For sites where the use of sediment basins is not feasible, such as linear construction projects or when a site’s Right of Way does not permit for their construction, the focus must be on the implementation of all other reasonable and practicable erosion control measures. The monitoring of water quality parameters at these sites will be a key part of this.

Chemical treatment of the water entering and leaving a sediment basin is often required if sediment is not being effectively removed by the sediment basin alone. Jar tests will need to be conducted to determine which coagulant or flocculant is most appropriate for the site.

Storm Drains

Many people have heard the famous line from George Costanza in Seinfeld, “I don’t understand the difference between a storm drain and a sewer system.” The truth is that there is a major distinction. The main function of a storm drain is to transfer storm water away from city streets, houses and buildings. This water goes through a series of underground pipes and eventually ends up in lakes, rivers and the ocean.

A city’s storm drain system works well in theory, but it can be harmed by improper maintenance and lack of attention. While the water is being transferred, it picks up debris such as lawn chemicals, paint, household cleaners and oil that wash directly into a stream or lake. This pollution causes the erosion of streambanks and disturbs aquatic habitats.

The best way to help maintain a storm drainage system is to not dump anything down a drain. Instead, use your curbside garbage bins or make a compost pile. Do not blow grass clippings, leaves or plant debris down the street either. These materials can clog the storm drains and cause flooding or erosion in your neighborhood.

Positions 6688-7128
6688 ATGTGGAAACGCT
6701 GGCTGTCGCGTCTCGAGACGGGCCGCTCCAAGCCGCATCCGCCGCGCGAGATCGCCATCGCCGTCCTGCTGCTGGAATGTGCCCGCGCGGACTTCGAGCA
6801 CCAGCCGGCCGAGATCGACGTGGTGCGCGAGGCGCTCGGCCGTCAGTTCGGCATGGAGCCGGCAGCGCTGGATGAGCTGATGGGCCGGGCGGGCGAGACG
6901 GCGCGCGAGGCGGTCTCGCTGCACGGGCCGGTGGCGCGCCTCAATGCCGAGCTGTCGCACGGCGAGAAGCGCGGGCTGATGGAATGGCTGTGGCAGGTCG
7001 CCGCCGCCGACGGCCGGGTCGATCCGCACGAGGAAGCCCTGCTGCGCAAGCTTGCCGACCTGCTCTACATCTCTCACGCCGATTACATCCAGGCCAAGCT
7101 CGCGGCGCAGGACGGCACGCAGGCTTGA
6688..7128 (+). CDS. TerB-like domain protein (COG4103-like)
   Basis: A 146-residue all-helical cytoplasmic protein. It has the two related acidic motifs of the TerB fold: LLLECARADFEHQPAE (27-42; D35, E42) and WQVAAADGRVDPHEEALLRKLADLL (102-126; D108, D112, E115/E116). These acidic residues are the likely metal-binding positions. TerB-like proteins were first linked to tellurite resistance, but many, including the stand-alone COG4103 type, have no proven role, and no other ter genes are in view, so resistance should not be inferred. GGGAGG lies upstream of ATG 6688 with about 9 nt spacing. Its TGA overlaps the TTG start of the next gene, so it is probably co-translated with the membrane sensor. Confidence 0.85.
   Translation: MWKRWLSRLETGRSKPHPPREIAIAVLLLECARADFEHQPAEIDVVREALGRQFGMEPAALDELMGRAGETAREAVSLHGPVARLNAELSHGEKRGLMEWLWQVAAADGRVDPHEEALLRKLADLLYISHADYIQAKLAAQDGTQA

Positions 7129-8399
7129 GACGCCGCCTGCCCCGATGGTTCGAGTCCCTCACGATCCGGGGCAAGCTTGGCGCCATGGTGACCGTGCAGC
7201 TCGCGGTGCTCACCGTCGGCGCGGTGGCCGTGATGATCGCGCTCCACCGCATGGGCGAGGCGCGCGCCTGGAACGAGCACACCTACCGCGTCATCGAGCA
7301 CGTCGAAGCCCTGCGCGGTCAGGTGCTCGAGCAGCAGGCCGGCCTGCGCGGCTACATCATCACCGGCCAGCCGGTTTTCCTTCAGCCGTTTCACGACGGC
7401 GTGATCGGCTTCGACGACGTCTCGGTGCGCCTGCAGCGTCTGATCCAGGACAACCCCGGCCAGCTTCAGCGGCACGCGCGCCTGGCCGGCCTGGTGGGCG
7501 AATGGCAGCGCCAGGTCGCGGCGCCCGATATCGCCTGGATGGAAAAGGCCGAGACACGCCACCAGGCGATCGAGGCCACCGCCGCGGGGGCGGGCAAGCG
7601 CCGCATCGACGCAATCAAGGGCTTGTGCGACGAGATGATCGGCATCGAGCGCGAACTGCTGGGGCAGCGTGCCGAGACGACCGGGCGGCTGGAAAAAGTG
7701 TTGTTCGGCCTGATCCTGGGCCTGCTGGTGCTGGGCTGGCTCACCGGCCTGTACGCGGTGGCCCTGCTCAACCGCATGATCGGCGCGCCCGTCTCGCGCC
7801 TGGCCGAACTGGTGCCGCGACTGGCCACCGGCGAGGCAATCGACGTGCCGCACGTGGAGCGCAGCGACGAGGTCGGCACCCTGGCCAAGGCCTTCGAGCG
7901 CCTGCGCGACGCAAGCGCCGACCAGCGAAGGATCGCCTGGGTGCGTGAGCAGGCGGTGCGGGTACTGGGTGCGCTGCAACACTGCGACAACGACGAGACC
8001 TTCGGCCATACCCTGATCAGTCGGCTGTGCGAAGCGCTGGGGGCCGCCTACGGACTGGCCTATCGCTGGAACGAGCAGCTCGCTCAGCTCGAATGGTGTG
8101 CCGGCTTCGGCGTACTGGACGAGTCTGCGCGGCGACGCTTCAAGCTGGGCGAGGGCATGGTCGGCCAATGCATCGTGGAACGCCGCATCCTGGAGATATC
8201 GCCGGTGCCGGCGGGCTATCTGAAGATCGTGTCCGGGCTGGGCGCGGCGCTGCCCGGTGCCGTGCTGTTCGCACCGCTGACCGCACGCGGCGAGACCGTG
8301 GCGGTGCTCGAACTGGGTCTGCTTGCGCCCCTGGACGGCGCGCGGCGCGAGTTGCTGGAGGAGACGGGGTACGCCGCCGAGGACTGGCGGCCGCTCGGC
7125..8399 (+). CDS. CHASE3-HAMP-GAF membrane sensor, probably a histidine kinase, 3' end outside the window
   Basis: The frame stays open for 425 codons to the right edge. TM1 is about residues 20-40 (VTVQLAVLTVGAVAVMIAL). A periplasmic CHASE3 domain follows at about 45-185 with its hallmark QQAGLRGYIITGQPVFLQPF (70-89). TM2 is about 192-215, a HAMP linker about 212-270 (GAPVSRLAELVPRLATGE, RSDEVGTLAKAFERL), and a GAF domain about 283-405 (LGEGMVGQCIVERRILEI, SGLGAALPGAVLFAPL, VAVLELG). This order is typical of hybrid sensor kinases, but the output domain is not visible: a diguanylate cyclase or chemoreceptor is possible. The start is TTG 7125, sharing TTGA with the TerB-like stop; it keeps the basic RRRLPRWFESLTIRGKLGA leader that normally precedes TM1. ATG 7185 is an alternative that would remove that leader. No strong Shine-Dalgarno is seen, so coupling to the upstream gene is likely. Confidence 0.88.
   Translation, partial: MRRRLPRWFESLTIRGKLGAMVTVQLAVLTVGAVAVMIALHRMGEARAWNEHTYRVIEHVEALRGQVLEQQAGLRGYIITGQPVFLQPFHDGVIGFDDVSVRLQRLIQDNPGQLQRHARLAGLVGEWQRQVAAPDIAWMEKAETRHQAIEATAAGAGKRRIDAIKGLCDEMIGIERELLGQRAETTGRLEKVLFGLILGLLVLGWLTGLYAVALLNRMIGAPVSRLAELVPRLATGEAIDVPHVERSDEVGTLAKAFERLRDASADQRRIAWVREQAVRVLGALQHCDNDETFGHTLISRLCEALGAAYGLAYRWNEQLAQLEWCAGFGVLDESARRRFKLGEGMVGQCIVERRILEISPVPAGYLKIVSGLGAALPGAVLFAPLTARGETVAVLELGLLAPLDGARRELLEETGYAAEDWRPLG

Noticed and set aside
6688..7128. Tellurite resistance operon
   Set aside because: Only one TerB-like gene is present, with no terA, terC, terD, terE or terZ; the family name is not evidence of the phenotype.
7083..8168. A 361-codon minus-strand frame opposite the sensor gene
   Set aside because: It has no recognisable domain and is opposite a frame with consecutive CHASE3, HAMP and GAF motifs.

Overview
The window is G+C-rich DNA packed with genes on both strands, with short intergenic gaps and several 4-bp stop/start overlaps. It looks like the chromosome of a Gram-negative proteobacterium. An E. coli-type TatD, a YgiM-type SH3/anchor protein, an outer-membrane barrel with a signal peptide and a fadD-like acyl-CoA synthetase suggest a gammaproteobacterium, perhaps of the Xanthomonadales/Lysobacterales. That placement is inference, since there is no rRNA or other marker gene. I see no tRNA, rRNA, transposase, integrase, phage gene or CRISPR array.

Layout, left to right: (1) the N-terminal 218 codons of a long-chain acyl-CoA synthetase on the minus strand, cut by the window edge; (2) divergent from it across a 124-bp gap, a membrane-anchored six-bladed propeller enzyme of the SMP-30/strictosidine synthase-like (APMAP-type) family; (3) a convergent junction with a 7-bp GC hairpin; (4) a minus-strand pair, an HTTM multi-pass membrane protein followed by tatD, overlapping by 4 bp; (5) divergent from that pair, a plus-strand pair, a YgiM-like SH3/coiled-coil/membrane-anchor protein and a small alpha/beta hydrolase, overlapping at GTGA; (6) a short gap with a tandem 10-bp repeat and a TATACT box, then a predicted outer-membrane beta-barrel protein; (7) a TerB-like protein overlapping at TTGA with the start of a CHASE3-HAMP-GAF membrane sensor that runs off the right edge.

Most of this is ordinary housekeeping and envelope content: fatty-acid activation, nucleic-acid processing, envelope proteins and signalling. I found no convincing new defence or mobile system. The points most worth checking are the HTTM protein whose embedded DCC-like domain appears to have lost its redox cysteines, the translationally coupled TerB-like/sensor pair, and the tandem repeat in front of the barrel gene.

Storm drain grates are also a good tool in preventing erosion and floods. These can be installed in low areas of a parking lot, trenches and sidewalks. The idea is to have these grates redirect rainwater and melted snow away from homes, buildings and paved surfaces and into a natural body of water like a creek or river.

However, a storm drain can get overwhelmed during heavy rains or even a large hailstorm, and may begin to mix in sewage. This is why it’s important to limit the amount of debris that goes down a storm drain and to install detention tanks in a house or business to keep excess water from entering the public storm drainage system during heavy rains. This will prevent the drains from becoming inundated and can save you money on water bills. Alternatively, permeable pavements can be used in urban areas to allow rainwater to infiltrate into the soil or evapotranspire through vegetation.

How to Become a Bricklayer

Brick Layer Perth is a skilled builder who constructs, repairs, and maintains building walls. They may also be responsible for laying and concreting foundations for new construction. They can undertake this work by completing a certificate or an apprenticeship or working on the construction site as part of their employment.


They typically work with traditional bricks and concrete cinder blocks but can also work with structural tiles, salvaged bricks, and chunks of marble. The job requires stamina and strength to perform productive work throughout shifts and weather changes.